Check out my recommendations for equipment that will help you take your home off-grid.
What can I do to extend the life of my solar panels?
To keep your panels working at their best for longer here are a few things you can do:
Buy quality panels from reputable companies
Avoid those made from thin films and look for those made from mono or polycrystalline. Look at customer reviews and talk to friends and neighbors with solar panels about their experiences with local companies.
Companies that offer excellent aftercare are worth their weight in gold. Look for those who will remain partnered with you throughout the life of the panels. This means that they will help you keep them maintained and in good condition.
Position them correctly
When preparing for installation, it is essential to choose the right location. You can put them on the ground, on purpose-built stands, on their house roof, garage roof, or shed roof. You must ensure that they are well away from trees or branches and are positioned to allow any water droplets to run off. They should also be securely fastened to prevent movement in the wind.
Most people choose to put panels on their rooves, this is a great place to have them, but it reduces your access should you need to inspect or clean them. If possible, position them so that you can get close to them.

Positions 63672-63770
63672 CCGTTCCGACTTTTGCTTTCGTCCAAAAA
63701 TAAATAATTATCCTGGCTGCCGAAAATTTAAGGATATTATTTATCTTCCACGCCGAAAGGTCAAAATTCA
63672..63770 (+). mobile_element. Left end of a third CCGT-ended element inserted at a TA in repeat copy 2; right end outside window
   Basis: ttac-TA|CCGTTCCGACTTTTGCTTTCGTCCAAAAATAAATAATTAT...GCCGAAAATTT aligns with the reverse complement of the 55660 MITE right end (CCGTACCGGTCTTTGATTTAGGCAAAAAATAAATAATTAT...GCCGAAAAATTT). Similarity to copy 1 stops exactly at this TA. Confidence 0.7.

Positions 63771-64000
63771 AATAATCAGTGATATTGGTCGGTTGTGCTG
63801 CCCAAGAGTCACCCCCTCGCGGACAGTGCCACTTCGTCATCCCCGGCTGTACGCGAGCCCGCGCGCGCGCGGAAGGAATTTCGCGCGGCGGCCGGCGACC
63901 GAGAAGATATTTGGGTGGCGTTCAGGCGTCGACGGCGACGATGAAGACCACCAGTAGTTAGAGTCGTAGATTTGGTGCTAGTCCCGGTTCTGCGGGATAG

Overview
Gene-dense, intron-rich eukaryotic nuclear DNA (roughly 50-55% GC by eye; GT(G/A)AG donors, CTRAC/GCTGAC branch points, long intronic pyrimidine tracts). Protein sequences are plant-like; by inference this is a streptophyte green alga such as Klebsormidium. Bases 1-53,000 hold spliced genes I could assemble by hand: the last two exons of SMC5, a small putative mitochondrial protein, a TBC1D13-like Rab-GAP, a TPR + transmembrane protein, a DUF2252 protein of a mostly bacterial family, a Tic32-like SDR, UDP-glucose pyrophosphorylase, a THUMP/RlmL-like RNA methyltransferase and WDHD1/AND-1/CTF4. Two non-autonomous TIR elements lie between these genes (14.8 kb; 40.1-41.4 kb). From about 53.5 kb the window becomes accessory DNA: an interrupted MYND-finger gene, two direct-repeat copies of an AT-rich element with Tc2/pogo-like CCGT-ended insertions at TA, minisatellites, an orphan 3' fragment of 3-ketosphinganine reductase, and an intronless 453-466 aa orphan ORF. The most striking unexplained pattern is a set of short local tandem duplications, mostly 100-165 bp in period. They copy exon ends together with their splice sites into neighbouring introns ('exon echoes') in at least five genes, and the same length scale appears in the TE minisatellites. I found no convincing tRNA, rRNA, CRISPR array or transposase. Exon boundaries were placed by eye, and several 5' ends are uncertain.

It is essential to inspect the wiring and electronics regularly. If inverters or batteries aren’t working correctly, they can affect the rate of degradation. Many installers offer routine inspections once every five years; these are great ways to ensure everything is working as it should.
Repair any damage
If possible, regularly inspect your panels. If you find any damage, speak to the manufacturers about the best way to fix it.
You may not be able to repair it, but there may be steps you can take to prevent dirt or water from getting in. Clear polyurethane can be used to seal chips in the panel, or you can cover larger areas with tough transparent films.
Most dirt and dust that accumulates on solar panels can be removed with a hose or a spray and soft cloth or sponge. Do this in the morning or evening when the panels are cool.
Don’t walk on them
If you are cleaning your panels or crossing them to access another area on your roof, try to avoid stepping on them. They are built strong enough to take your weight, but you will run the risk of loosening the frame, driving dirt and dust into small cracks, or making existing damage wires.